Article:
A Quick Guide to Understanding Tinnitus
Tinnitus is a condition of the inner rear that creates noise in the background of your hearing. The noise created can range from mild to severe, it can also be short term or long term. Tinnitus occurs when the delicate hair cells on the cochlea in the inner ear start to die or become damaged by loud noise.
These small hairs have the task of sending audio signals to the brain where they are converted to electrical signals and read. When the hairs are not there the brain continues to interpret the empty channel, which causes the tinnitus ringing. This can be very frustrating but there are some effective responses.
The causes of tinnitus
Most tinnitus is caused by exposure to loud noises. This means noises above the level of 80 decibels. Noises above this level include traffic, power tools, aircraft, and lawnmowers. Whether you have tinnitus or not you need to protect your ears when working with noise levels this high.
If you go to a loud rock concert you will probably be exposed to noise levels above 100 decibels, this might cause some temporary tinnitus that disappears after a few days. But if you work in a noisy environment like an airport you might experience the onset of tinnitus long term which is harder to treat.
How long does it last?
As mentioned there are two types of tinnitus, long term tinnitus and short term tinnitus. Short term tinnitus is caused by temporary exposure to loud noises and will typically last for a few days, perhaps weeks in some cases. Long term tinnitus is more likely to be a permanent condition that will require treatment.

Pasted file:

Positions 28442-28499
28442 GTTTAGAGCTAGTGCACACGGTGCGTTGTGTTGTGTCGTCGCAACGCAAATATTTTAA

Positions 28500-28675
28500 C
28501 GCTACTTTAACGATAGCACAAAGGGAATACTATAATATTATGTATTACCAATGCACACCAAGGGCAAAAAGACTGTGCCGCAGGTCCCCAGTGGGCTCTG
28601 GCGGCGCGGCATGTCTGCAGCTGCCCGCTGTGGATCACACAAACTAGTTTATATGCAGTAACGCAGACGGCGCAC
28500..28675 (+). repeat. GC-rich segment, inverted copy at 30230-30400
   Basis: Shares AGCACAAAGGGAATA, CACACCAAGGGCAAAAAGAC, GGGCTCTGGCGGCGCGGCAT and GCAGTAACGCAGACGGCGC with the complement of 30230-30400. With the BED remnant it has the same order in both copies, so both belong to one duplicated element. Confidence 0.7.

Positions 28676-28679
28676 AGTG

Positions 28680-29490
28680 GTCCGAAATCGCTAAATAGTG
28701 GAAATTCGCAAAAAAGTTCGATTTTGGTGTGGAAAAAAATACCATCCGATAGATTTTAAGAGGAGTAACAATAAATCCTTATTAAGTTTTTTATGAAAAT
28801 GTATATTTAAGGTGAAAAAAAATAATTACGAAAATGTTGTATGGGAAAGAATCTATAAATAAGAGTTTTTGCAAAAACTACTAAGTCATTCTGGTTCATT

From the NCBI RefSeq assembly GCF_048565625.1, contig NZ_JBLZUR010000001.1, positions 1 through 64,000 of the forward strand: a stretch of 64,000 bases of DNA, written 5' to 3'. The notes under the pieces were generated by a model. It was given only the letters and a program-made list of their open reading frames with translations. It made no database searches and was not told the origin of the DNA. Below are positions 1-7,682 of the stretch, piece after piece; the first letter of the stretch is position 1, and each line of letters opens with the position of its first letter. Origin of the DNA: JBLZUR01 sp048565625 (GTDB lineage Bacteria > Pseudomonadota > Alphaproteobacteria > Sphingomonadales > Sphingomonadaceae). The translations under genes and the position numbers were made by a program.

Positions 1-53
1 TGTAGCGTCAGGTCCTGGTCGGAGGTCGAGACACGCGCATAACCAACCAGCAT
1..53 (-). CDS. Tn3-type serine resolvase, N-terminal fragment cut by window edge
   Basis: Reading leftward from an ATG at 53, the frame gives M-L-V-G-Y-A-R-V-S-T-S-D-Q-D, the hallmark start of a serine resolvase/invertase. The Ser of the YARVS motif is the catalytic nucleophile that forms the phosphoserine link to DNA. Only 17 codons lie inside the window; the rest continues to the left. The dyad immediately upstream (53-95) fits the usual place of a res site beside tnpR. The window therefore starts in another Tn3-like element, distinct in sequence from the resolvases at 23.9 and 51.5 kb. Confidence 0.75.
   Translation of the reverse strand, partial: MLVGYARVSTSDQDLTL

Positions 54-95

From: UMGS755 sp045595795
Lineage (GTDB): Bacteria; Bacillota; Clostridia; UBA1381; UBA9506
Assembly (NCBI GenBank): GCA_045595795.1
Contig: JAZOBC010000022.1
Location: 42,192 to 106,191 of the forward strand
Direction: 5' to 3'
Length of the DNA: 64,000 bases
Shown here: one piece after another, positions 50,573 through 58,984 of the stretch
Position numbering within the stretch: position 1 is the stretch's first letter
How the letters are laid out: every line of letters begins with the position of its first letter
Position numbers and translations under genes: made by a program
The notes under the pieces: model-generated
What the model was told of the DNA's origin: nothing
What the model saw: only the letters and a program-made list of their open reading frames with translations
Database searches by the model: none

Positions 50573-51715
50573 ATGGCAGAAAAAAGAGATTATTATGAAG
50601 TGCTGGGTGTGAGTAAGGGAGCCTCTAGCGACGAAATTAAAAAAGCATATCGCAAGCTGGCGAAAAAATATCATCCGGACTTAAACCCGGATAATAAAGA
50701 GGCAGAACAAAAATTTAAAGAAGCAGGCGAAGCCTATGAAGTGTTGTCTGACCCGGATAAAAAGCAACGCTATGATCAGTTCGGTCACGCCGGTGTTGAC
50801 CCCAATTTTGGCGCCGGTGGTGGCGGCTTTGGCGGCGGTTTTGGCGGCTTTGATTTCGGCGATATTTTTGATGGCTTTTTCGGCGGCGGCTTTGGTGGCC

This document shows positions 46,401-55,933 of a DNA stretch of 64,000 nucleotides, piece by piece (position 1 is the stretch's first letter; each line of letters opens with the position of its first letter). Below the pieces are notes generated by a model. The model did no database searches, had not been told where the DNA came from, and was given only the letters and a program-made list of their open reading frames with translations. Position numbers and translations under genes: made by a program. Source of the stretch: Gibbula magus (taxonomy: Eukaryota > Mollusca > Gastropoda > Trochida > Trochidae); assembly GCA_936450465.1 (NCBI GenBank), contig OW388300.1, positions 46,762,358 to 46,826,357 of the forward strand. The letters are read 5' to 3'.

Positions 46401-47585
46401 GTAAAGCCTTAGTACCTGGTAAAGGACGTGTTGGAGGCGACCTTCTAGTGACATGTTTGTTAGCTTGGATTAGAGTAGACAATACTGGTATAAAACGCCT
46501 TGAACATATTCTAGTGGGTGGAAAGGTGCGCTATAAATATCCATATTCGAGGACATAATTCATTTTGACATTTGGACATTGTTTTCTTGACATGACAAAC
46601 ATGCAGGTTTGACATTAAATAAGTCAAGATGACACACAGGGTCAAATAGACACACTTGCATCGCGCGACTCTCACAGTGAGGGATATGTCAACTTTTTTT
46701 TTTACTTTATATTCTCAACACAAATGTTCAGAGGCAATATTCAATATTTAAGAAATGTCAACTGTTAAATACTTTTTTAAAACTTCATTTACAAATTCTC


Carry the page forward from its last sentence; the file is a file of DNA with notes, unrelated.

If you can't easily identify the cause of the tinnitus then it is likely that you have the onset of long-term tinnitus, especially if you are starting to get a bit older and your hearing is beginning to deteriorate. Long term tinnitus is probably permanent and may get worse if you continue to expose yourself to high decibel levels.
Treatments for tinnitus
There are various ways you can treat tinnitus ranging from alternative treatments to medication, the way you treat your condition will depend on the severity of the tinnitus and whether it is short term or long term. For short term tinnitus, you only need to give your hearing a break for a few days and protect it better next time.
For long term tinnitus, you have more options. There is likely to be a ringing on your hearing that is causing you some distress, so you might want to investigate hearing aid devices to allow it. If the symptoms are mild and you don't want a hearing device some anti-anxiety and anti-depression drugs work well.
Hearing Healthcare Appointments
If you have noticed the onset of tinnitus it's a good idea to go to a hearing care provider to have your hearing checked. Chances are this is not something you have done for a while, or ever. A hearing specialist will test your hearing and offer you some advice on how to choose a device or an alternative treatment method.